New Study May Convince You To Eat A Lot More Avocado

Correction 3/31/22: A previous version of this article stated the AHA study was published today (March 31), it was published March 30.

There is no denying avocados have been having a moment for the last 20 years. Americans' love of the dense, creamy fruit started to kick off around 2000. According to the Washington Post, that's when avocados became more widely available at grocery stores beyond the west coast. Ever since, the rise of the fruit across the country has been unstoppable.

People are eating more avocados than ever, whether they're enjoying them in guacamole, on avocado toast, or even in a matcha avocado cheesecake. In the U.S., annual avocado consumption was about 436.6 million pounds in 1985; it soared to 3,022 million pounds by 2021 (Statista). If you are an avocado lover, you're probably aware of the fruit's creamy, dreamy texture and buttery flavor and its health benefits. They range from potassium, which helps keep your heartbeat steady, to high levels of antioxidants that can help prevent macular degeneration (via WebMD).

Eating avocado may help protect your heart

In a study just published by the American Heart Association (AHA), data shows that study participants who ate more than two half-cup servings per week of avocado had lower levels of cardiovascular disease (CVD) and coronary heart disease. The study included 68,786 women and 41,701 men, whose diet was assessed every four years spanning from 1986 to 2016. The findings showed that study participants who ate at least two servings of avocado each week had a 16% lower risk of CVD and a 21% lower risk of coronary heart disease compared to those who never or rarely ate avocados.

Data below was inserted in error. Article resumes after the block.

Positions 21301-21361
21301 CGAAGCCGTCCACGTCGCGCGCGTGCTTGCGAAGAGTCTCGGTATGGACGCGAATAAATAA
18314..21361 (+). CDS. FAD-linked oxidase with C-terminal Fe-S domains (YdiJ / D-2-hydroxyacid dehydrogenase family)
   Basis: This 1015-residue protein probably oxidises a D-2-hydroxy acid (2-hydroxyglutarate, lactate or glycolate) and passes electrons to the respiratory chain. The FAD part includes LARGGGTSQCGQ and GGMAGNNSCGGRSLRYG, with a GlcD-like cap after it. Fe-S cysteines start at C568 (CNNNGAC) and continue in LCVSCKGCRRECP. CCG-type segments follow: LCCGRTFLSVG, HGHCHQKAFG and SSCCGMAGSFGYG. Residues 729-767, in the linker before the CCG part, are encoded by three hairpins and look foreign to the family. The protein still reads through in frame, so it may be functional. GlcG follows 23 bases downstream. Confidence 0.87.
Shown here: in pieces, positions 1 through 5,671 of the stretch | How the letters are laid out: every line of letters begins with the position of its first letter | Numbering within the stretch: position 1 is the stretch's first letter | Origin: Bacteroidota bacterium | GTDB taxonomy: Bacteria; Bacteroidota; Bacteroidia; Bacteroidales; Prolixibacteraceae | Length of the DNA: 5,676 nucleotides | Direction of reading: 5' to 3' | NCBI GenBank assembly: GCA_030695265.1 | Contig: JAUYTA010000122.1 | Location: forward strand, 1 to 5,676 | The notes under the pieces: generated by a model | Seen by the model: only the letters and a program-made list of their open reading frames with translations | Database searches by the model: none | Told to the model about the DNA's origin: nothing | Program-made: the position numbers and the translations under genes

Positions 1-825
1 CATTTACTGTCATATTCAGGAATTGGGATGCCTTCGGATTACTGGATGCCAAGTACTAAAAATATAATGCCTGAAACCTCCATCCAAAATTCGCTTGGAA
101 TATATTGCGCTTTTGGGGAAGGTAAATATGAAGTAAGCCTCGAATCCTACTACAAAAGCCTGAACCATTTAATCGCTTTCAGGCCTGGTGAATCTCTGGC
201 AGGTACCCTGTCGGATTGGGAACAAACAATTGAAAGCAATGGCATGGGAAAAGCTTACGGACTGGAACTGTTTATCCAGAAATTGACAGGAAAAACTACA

That's good news for avocado lovers everywhere, said Cheryl Anderson, chair of the AHA's Council on Epidemiology and Prevention. "This study is evidence that avocados have possible health benefits," she told ScienceDaily. "This is promising because it is a food item that is popular, accessible, desirable, and easy to include in meals eaten by many Americans at home and in restaurants."

Additional data in the study demonstrated that replacing fatty foods such as butter, cheese, and processed meats with the same amount of avocado was associated with a 16 to 22% lower risk of cardiovascular disease events. It's something to think about the next time you top your toast.